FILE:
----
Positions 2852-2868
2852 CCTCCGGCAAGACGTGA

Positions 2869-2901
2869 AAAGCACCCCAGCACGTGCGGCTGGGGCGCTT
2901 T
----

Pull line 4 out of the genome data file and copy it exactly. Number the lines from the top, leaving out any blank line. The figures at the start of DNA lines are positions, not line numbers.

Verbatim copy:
2869 AAAGCACCCCAGCACGTGCGGCTGGGGCGCTT